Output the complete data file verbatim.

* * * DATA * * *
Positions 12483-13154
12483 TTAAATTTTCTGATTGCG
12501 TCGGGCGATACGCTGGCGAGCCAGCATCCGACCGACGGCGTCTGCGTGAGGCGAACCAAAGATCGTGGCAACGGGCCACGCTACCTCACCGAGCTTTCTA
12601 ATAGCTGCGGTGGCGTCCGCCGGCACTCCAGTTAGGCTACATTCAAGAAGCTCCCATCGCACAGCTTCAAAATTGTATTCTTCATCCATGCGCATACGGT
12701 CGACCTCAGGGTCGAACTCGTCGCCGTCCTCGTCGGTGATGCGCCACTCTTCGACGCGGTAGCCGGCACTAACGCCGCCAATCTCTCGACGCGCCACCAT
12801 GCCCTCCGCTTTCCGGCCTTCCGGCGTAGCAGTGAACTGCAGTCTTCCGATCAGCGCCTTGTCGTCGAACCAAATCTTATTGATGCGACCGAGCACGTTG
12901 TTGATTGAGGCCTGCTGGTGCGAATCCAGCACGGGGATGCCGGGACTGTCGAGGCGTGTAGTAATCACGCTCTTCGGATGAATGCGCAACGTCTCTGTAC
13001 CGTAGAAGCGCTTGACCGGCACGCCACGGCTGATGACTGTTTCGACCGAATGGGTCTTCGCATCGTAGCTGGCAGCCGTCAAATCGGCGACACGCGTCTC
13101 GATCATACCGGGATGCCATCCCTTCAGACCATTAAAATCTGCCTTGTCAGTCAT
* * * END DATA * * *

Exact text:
Positions 12483-13154
12483 TTAAATTTTCTGATTGCG
12501 TCGGGCGATACGCTGGCGAGCCAGCATCCGACCGACGGCGTCTGCGTGAGGCGAACCAAAGATCGTGGCAACGGGCCACGCTACCTCACCGAGCTTTCTA
12601 ATAGCTGCGGTGGCGTCCGCCGGCACTCCAGTTAGGCTACATTCAAGAAGCTCCCATCGCACAGCTTCAAAATTGTATTCTTCATCCATGCGCATACGGT
12701 CGACCTCAGGGTCGAACTCGTCGCCGTCCTCGTCGGTGATGCGCCACTCTTCGACGCGGTAGCCGGCACTAACGCCGCCAATCTCTCGACGCGCCACCAT
12801 GCCCTCCGCTTTCCGGCCTTCCGGCGTAGCAGTGAACTGCAGTCTTCCGATCAGCGCCTTGTCGTCGAACCAAATCTTATTGATGCGACCGAGCACGTTG
12901 TTGATTGAGGCCTGCTGGTGCGAATCCAGCACGGGGATGCCGGGACTGTCGAGGCGTGTAGTAATCACGCTCTTCGGATGAATGCGCAACGTCTCTGTAC
13001 CGTAGAAGCGCTTGACCGGCACGCCACGGCTGATGACTGTTTCGACCGAATGGGTCTTCGCATCGTAGCTGGCAGCCGTCAAATCGGCGACACGCGTCTC
13101 GATCATACCGGGATGCCATCCCTTCAGACCATTAAAATCTGCCTTGTCAGTCAT